Long Island 0-4-4 "Forney" Locomotives in the USA

Class Details by Steve Llanso of Sweat House Media

Class 105 (Locobase 11753)

Data from Baldwin Locomotive Works Specification for Engines as digitized by the DeGolyer Library of Southern Methodist University Vol 9, p. 103. See also [], last accessed 7 November 2010 and F J Camulla, "The New York Elevated Railroads," Industries and Iron, Volume 1 (24 December 1886), p. 662-663. Baldwin works numbers were 4649, 4652-4653, 4655-4657 in May 1879.

These Forneys had worked the elevated section of the LIRR from Brooklyn's Flatbush terminal and eventually served the line as far out as Rockaway.

(Chapter 19 of James Blaine Walker's Fifty Years of Rapid Transit (New York: Press of The Law Printing Company, 1918) -- [], last accessed 7 November 2010 -- has the juicy details of political maneuverings in 1879-1884 that included the jailing of all of the Brooklyn aldermen after they defied a mayoral veto of their award of the contract to the Kings County Elevated Railroad Company.)

After 25 years of service, the lines were electrified and the Forneys were sold in 1903-1904 to locomotive rebuilder/reseller Birmingham Rail & Locomotive. BR&L found new homes for the entire class in lumbering, a kind of railroading that suited the low axle loadings and starting-traction power of the 0-4-4T arrangement.

105 Loxley Lumber Company (Appilachicola, Fla)

106 W D Reeves Lumber Company (Helena, Ark)

107 Sheffield Coal & Iron (Sheffield, Ala)

108, 109 W C Wood Lumber Company (Collins, Miss)

110 Lyndon Lumber Company (Wingate, Miss)

Class 150 (Locobase 16402)

Data from DeGolyer, Volume 18, p. 5. See also "Compound Locomotives on the Long Island Railroad", Railroad Gazette, Volume 24, (5 August 1892 and 19 August 1892), pp. 585 and 622. Works numbers were 12700-12703, 12707-12709, 12718-12720 in May 1892.

These were reported to be duplicates of the 45 Chicago & South Side Vauclain compound Forney-type elevated railway described in detail in Locobase 6459. Significantly more cylinder volume was gained by adding 4" (102 mm) to the stroke. A still more substantial driver-diameter increase of 7" (178 mm) allowed for faster running.

Reporting that the class was in service, the RG noted that these were"light engines, intended for the lightest kind of suburban traffic" in which they proved "exceedingly good." As an example, RG cited a run in which one of the locomotives hauled "a train of 10 cars [about 210 tons] from Manhattan Beach to Brooklyn, making one stop at East New York." A 1.24% grade was part of the profile.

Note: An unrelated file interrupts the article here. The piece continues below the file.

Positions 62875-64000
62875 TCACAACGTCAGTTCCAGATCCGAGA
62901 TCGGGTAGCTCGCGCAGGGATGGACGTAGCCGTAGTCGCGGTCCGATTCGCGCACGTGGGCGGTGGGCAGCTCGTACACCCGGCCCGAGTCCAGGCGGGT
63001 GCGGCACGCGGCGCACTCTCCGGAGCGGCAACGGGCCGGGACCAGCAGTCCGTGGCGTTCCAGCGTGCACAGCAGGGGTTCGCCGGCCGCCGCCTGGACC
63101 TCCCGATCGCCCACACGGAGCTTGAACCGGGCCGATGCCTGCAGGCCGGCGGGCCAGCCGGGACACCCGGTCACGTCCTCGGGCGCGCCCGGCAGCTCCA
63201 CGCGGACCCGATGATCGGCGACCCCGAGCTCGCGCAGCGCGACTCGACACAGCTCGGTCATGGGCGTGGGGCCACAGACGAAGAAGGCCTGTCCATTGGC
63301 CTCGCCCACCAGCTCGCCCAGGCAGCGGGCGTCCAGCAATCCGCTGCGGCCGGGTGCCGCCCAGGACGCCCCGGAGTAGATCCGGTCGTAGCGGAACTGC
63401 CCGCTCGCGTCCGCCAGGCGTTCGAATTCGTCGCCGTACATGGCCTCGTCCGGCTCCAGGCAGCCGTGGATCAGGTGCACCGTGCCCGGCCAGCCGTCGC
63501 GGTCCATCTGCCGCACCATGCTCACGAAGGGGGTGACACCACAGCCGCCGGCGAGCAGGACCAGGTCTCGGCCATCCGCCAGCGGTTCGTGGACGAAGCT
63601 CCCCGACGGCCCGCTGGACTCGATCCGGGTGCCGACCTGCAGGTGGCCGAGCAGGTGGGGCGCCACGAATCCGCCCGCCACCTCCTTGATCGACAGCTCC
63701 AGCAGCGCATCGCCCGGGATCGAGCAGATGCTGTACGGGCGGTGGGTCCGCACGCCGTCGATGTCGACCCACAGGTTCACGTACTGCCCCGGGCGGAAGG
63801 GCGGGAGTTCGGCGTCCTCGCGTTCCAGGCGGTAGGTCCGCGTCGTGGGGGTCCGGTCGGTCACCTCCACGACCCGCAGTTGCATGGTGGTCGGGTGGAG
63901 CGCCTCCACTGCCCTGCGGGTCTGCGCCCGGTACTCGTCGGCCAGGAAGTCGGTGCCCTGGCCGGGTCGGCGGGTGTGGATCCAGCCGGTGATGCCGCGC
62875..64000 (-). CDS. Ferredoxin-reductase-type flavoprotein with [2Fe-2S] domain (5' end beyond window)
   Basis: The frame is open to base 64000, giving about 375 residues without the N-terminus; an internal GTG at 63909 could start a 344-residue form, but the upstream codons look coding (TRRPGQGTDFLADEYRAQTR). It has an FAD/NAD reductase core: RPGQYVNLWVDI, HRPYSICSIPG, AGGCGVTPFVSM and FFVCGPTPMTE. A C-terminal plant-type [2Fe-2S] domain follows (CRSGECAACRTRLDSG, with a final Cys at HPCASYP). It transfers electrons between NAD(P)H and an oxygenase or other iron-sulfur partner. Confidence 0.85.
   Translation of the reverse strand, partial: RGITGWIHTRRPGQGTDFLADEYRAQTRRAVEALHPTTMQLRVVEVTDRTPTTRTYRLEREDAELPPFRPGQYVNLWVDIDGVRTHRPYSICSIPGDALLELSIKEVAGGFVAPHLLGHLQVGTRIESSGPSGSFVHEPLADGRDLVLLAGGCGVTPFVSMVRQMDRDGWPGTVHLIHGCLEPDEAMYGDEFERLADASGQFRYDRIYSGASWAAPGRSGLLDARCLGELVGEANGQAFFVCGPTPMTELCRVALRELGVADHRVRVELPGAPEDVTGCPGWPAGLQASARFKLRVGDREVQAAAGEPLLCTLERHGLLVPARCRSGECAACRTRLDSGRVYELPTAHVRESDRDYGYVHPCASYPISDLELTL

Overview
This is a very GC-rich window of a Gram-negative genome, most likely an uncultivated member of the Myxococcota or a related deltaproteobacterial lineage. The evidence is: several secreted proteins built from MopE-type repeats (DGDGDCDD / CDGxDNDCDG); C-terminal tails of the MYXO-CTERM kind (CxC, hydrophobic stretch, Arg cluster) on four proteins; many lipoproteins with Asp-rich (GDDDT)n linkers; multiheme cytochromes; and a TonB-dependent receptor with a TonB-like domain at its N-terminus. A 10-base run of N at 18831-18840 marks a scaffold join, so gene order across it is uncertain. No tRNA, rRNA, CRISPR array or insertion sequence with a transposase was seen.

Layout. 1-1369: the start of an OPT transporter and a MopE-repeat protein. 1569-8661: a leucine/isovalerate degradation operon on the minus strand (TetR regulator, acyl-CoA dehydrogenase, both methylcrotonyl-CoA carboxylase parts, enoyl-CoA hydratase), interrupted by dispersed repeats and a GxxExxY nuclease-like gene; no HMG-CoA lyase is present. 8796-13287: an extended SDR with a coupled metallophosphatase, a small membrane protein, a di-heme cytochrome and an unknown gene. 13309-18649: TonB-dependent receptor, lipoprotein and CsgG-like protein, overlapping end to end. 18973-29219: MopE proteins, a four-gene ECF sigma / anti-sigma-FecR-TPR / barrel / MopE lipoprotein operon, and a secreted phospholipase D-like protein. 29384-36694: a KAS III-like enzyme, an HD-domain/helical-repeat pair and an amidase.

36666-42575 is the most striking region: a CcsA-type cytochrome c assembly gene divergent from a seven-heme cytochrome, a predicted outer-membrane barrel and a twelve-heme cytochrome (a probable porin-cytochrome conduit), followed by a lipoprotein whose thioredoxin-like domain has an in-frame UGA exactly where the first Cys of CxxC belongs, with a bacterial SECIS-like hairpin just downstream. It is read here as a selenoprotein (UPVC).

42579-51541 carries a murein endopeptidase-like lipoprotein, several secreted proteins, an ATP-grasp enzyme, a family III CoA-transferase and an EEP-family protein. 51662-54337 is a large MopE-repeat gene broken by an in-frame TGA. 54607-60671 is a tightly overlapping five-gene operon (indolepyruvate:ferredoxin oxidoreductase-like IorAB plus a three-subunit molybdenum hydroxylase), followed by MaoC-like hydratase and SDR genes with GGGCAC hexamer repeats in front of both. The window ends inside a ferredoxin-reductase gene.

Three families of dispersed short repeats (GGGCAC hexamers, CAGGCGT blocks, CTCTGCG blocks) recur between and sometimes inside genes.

A report two weeks later stated that the class had "given no trouble, except that they do not steam as freely as they might." RG added that it was "though that this defect will be overcome very soon" and that tests comparing the compounds to similar simple-expansion engines revealed a 17 1/2% average fuel economy for the compound.

Following the pattern of most Forney-type locomotives, most of this class enjoyed second careers working for small railroads or industrial operations. The list includes Barber Asphalt Paving Co, Sandusky Portland Cement, Carthage & Copenhagen, Newark & Marion, Tioga & Southeastern, Spitcaufsky & Wagner Construction (2), and

A O Smith Co.

Principal Dimensions by Steve Llanso of Middle Run Media

Locobase ID11753 16402
RailroadLong IslandLong Island
Number in Class610
Road Numbers105-110150-159
Number Built610
BuilderBurnham, Parry, Williams & CoBurnham, Williams & Co
Valve GearStephensonStephenson
Locomotive Length and Weight
Driver Wheelbase (ft / m)5 / 1.525 / 1.52
Engine Wheelbase (ft / m)16.08 / 4.9016.33 / 4.98
Ratio of driving wheelbase to overall engine wheelbase 0.31 0.31
Overall Wheelbase (engine & tender) (ft / m)16.08 / 4.9016.33 / 4.98
Axle Loading (Maximum Weight per Axle) (lbs / kg)
Weight on Drivers (lbs / kg)21,00040,000 / 18,144
Engine Weight (lbs / kg)31,50068,000 / 30,844
Tender Loaded Weight (lbs / kg)
Total Engine and Tender Weight (lbs / kg)31,50068,000
Tender Water Capacity (gals / ML)450 / 1.70750 / 2.84
Tender Fuel Capacity (oil/coal) (gals/tons / Liters/MT)
Minimum weight of rail (calculated) (lb/yd / kg/m)18 / 933 / 16.50
Geometry Relating to Tractive Effort
Driver Diameter (in / mm)42 / 106751 / 1295
Boiler Pressure (psi / kPa)130 / 9180 / 12.40
High Pressure Cylinders (dia x stroke) (in / mm)10" x 16" / 254x4069" x 20" / 229x508
Low Pressure Cylinders (dia x stroke) (in / mm)15" x 20" / 381x508
Tractive Effort (lbs / kg)4210 / 1909.637147 / 3241.83
Factor of Adhesion (Weight on Drivers/Tractive Effort) 4.99 5.60
Heating Ability
Tubes (number - dia) (in / mm)128 - 1.5" / 38167 - 1.75" / 44
Flues (number - dia) (in / mm)
Flue/Tube length (ft / m) 6.83 / 2.08 6.33 / 1.93
Firebox Area (sq ft / m2)47.50 / 4.4170 / 6.50
Grate Area (sq ft / m2)10.30 / 0.9619 / 1.77
Evaporative Heating Surface (sq ft / m2)387 / 35.97555 / 51.56
Superheating Surface (sq ft / m2)
Combined Heating Surface (sq ft / m2)387 / 35.97555 / 51.56
Evaporative Heating Surface/Cylinder Volume266.90377.71
Computations Relating to Power Output (More Information)
Robert LeMassena's Power Computation13393420
Same as above plus superheater percentage13393420
Same as above but substitute firebox area for grate area617512,600
Power L139193385
Power MT822.85373.13

All material Copyright © SteamLocomotive.com
Wes Barris